Butternut squash soup is easy and a standby once fall comes around, but every now and again it needs a reboot to keep things exciting.  The delicata and buttercup squash add other flavor dimensions, roasting them brings out their sweetness, and generally I am a sucker for anything with pumpkin pie spice — and it really just makes this soup that much better.  You can use other squash varieties (like sugar pumpkin which would fit perfectly in this crew), these are just what I had on hand.

IMG_6712I had considered getting ambitious and caramelizing some roasted pumpkin seeds to put on top, but lost steam and got hungry so I ate it with a hunk of baguette instead (a choice I don’t regret).  I encourage you to eat it however you see fit.

IMG_6688roasted three squash soup with spiced yogurt

SOUP
1 medium butternut squash
1 medium delicata squash
1 medium buttercup squash
1 cup yellow onion, diced
3 ½ cups vegetable stock
1 cup apple cider
½ cup heavy cream
2 tbs butter
1 tbs pumpkin pie spice (OR ½ tsp each of cinnamon, cardamom, clove, nutmeg, and ground ginger)
½ tsp each of fresh thyme and fresh sage, finely diced
salt and pepper to taste

YOGURT TOPPER
1cup plain greek yogurt
1 tsp pumpkin pie spice (or a tiny pinch of each of the spices listed above)

  1. Set oven at 350 degrees. Slice each squash down the middle lengthwise and remove the seeds. Drizzle with olive oil and sprinkle with salt and pepper, then place on a parchment paper lined baking sheet flesh-side-down and bake for 30 minutes or until fork tender.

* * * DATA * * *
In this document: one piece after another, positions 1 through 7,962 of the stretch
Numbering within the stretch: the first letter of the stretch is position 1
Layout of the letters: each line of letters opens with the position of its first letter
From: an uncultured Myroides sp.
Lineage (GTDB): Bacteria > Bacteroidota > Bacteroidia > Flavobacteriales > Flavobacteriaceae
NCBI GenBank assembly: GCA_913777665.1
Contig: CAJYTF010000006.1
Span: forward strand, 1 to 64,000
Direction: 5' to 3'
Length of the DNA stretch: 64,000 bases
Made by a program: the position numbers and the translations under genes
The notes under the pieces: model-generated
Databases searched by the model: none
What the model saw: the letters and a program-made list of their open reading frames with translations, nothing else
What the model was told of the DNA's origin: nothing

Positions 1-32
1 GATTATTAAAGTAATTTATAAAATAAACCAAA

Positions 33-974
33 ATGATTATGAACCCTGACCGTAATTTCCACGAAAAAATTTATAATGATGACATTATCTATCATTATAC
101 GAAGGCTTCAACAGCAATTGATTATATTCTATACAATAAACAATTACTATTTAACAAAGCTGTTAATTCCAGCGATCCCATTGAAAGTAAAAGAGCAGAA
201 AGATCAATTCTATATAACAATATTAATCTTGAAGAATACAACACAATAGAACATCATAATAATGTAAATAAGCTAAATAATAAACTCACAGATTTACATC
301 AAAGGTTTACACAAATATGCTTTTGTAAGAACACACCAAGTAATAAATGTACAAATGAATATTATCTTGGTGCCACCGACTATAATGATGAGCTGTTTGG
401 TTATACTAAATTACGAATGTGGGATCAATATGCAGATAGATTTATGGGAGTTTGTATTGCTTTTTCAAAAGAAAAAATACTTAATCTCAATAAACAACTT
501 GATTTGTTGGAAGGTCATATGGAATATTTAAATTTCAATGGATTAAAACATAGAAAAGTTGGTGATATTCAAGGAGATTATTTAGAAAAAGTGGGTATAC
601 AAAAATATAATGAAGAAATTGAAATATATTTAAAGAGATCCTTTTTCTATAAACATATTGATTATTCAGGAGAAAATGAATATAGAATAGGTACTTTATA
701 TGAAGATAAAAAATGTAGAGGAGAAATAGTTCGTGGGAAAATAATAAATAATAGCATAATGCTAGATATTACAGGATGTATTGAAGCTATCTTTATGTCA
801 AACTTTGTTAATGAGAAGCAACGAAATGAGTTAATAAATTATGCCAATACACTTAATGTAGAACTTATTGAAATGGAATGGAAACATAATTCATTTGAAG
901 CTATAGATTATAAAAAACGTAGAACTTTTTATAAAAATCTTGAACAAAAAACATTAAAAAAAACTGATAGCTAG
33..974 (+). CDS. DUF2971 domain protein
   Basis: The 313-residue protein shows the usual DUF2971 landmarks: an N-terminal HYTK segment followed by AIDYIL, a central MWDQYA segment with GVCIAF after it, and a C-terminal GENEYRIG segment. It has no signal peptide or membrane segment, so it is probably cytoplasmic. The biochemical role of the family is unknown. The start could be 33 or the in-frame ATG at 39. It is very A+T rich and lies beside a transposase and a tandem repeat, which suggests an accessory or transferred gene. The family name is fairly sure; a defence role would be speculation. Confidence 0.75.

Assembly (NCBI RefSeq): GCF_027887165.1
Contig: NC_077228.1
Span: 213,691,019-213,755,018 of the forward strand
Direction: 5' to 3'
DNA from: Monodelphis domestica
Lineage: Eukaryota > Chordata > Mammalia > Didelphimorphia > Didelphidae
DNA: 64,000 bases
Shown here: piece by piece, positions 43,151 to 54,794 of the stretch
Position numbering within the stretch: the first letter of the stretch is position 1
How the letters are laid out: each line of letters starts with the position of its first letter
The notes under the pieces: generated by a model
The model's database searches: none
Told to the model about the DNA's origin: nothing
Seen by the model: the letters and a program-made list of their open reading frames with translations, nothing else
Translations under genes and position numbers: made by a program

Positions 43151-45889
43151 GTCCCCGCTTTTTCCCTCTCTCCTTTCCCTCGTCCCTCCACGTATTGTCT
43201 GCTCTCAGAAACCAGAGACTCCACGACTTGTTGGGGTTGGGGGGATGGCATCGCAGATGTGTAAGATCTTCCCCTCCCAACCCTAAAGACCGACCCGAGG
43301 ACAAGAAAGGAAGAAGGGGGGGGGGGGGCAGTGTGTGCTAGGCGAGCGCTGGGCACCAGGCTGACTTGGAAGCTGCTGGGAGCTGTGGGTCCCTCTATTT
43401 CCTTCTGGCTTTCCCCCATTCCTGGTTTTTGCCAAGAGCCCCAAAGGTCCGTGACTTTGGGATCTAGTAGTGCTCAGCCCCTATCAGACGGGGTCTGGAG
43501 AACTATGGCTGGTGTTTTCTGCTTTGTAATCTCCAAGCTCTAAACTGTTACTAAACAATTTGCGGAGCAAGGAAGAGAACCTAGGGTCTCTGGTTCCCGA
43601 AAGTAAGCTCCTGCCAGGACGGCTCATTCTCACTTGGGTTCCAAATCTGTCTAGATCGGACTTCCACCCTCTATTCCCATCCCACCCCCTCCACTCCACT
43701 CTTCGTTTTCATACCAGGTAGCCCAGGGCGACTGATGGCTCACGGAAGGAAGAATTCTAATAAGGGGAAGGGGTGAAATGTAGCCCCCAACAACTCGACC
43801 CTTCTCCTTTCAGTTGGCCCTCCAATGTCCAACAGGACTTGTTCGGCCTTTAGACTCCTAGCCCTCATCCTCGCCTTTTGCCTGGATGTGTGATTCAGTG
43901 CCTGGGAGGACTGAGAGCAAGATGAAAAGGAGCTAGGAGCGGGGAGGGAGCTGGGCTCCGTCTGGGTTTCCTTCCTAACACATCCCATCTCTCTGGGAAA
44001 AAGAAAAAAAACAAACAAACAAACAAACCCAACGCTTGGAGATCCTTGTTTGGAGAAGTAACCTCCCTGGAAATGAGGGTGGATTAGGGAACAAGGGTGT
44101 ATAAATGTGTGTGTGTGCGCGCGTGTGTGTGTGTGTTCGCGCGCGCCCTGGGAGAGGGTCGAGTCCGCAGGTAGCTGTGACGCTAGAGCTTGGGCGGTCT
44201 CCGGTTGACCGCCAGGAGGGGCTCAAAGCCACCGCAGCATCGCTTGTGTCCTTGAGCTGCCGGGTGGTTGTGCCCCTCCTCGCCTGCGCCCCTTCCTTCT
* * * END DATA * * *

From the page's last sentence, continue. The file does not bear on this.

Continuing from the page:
2. Let the squash cool and using a spoon scrape out the flesh from the skins and set aside.
  3. In a large heavy bottom pot over medium heat, melt butter and sauté the onions until soft and translucent. Add in the spices, herbs, and squash, salt, and pepper. Cook for 2 minutes. Add in the cider and stock, cover, turn down the heat to medium low, and let simmer for 20 minutes stirring occasionally.
  4. If after 20 minutes everything is softened (if not, give it 5 more minutes or so), remove from the heat and blend (either with a hand blender or transfer the mix in batches to a traditional blender). Return to pot and stir in the cream. Test the flavor for seasoning, adding more spice, salt, and pepper if needed.
  5. Stir spices into the yogurt and serve a healthy dollop on top of each cup of soup with an additional dusting of spice.IMG_6709
roasted three squash soup (with spiced yogurt)

thai lettuce wraps

Sometimes it seems like I only eat well on weekends. Weekdays can be draining with the whole working, commuting, waking up thing. It shouldn’t be like this. We should eat well always.

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So it was Tuesday. I was craving take out. Mostly because the idea of being off the couch for long enough to put something vaguely resembling a meal together in the kitchen seemed daunting. But I knew I had gone a little buck wild at Whole Foods and needed to eat some of the lovely produce I had purchased, so the only solution was to turn them into a take-out-esque meal to satisfy the take out cravings.